Then the music stops, and the elder of the ensemble becomes the elder of us all, reminds us of our debt to those who have gone before us, asks for peace, and pronounces that we live in “the most awesome country in the universe” — which we all shout back enthusiastically, young and old, liberal and conservative, hippie and veteran, all for a few minutes united.
Is it patriotic? Damn straight it’s patriotic. It may not look like what patriotism is supposed to look like, but Independence Day is a celebration of chutzpah and freedom and victory, not a solemn appreciation of sacrifice (that’s Memorial Day) or a militaristic threat to the rest of the world (which is every other day, lately). Independence Day is a celebration and a party and an opportunity and attempt to be united, at least in spirit and if only for a day. It’s about life, liberty, and pursuing some ever-loving happiness.
Independence Day is, or ought to be, about joy — and that’s what this parade brings that the traditional small-town parades don’t, let alone fireworks on the National Mall. You don’t watch joy; you do joy. You get up and dance. It even says so in the Bible. When David kills Goliath the women turn out to greet the returning heroes with singing and dancing; later David, in his own joy, dances half-dressed before the Lord; in Psalm 30, the poet sings that God turned his mourning to dancing. And you don’t dance alone, either; you dance before your community, with your community, and you emphasize your joy by anointing your face with oil. Don’t believe the grouchy scholar-preachers who tell you the “oil of joy” (Psalm 45) is the Holy Spirit. The ancient Hebrews didn’t do Holy Spirit; they danced. My college choral director, trying to enliven our rehearsals of Bernstein’s Chichester Psalms, pointed out to us that when you anoint your face with oil, the glistening in the sun or firelight accentuates your every expression and announces your joy to the world. And so it does. If we love our country so much, shouldn’t it bring us joy? and shouldn’t we announce it to the world? If you love your country, get up and dance!
And then go jump in the river, because it’s freakin’ hot out here.
What is patriotism, anyway? I love my country, but that’s an abstraction. How can I “love America” when the United States of America is three hundred million people and half a continent? By paying taxes? saluting the flag? sticking a yellow ribbon on my bumper? yelling at the TV news? I don’t see any love there. I can’t love my country except by loving a particular piece of it, a piece I can touch and see and come to know intimately. And that is the patriotism I think this parade, and this festival, call us to: to love a river and its basin and its natural community and to try to make something of a community out of the people who live there, and through that place love America, and the world. This is the piece we have chosen. And if half an hour of wild joy make us more content and at one with that choice, so be it.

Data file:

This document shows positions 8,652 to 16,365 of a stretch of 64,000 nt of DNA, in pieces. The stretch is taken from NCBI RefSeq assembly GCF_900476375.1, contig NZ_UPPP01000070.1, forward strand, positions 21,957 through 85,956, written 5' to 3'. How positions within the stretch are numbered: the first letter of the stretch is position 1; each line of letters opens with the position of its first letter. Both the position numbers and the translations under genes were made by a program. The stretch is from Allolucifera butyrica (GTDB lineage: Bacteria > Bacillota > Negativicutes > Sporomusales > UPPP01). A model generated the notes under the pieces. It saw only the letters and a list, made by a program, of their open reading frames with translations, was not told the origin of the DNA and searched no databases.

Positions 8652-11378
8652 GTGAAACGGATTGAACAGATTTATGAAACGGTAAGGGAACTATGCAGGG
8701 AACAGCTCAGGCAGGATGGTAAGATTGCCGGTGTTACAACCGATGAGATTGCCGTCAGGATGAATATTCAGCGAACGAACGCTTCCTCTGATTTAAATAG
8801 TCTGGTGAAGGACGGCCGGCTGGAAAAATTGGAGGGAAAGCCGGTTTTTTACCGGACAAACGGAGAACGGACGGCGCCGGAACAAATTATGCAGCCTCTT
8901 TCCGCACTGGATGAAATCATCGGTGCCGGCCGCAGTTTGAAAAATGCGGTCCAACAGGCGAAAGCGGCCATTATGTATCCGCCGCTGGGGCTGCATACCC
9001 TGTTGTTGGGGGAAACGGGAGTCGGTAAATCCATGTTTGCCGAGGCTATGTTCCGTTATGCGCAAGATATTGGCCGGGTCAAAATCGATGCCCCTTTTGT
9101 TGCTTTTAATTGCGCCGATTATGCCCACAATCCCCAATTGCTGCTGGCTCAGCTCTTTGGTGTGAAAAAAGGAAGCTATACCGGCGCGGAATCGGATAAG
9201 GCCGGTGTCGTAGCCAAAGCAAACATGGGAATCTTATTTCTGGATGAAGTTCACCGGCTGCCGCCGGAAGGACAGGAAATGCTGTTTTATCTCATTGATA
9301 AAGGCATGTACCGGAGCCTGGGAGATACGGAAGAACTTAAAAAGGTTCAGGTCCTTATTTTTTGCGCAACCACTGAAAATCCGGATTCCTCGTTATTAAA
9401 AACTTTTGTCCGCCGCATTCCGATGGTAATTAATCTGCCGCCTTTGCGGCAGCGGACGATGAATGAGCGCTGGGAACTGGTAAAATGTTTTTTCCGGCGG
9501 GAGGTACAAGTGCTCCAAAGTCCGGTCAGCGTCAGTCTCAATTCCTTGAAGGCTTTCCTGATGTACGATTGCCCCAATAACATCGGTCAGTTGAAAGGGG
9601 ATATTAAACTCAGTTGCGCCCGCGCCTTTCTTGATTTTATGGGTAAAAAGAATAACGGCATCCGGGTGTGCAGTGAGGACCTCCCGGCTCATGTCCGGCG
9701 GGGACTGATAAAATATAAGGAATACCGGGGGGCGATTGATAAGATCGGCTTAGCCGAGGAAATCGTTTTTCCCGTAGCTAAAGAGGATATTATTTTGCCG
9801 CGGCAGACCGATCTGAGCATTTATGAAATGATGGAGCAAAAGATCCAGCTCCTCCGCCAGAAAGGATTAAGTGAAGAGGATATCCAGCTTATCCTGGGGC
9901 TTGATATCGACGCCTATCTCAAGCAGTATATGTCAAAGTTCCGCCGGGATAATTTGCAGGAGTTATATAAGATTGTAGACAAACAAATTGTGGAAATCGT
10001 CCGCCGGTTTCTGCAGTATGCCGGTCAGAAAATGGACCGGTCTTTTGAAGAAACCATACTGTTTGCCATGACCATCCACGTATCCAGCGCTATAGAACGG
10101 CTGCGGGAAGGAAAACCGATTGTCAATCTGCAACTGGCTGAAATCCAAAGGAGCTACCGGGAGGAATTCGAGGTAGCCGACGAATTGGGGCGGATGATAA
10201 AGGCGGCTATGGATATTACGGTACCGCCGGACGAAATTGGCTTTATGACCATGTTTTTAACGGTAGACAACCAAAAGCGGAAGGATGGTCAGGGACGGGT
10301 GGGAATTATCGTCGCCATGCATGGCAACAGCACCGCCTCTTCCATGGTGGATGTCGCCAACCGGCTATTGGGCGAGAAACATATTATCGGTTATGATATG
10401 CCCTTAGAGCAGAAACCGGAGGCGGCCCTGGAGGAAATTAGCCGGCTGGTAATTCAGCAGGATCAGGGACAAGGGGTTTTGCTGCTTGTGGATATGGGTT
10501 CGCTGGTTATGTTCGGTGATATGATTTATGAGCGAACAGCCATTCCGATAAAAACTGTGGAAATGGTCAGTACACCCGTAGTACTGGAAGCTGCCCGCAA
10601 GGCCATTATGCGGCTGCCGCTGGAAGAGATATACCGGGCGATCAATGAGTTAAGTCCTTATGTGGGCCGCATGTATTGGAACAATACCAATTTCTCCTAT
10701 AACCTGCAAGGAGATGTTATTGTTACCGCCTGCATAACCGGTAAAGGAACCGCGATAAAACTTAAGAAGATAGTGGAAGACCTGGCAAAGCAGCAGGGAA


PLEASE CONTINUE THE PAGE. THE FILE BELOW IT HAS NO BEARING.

Or, you know, we could just be having a good time and freaking out the comfortable suburbanites. All that Christian-pantheist/cultural studies horseshit is what I thought about a day later, running alone along the bank of the river in the late afternoon light, listening to the rhythm of my footsteps and the splashing of the turtles diving off their logs at my approach. It’s not what you think about in the moment, and it’s lost on anybody seeing this crazy, wonderful mess for the first time. Such as, for example, the Central American exchange students who passed through, gawking and giggly, while we were choosing puppets. As I was trying on the mask a girl asked to take my picture, then handed her camera to a friend and threw an arm around me for a second snapshot to prove, I guess, that she really saw this stuff. She thanked me in heavily accented English, and I wondered how she would describe it to her friends back home. This, apparently, is how Americans celebrate their nation’s independence, by dressing up in papier-mâché masks and carrying giant puppets and dancing. For a few minutes, for one photograph, this was America. Love it or leave it, y’all.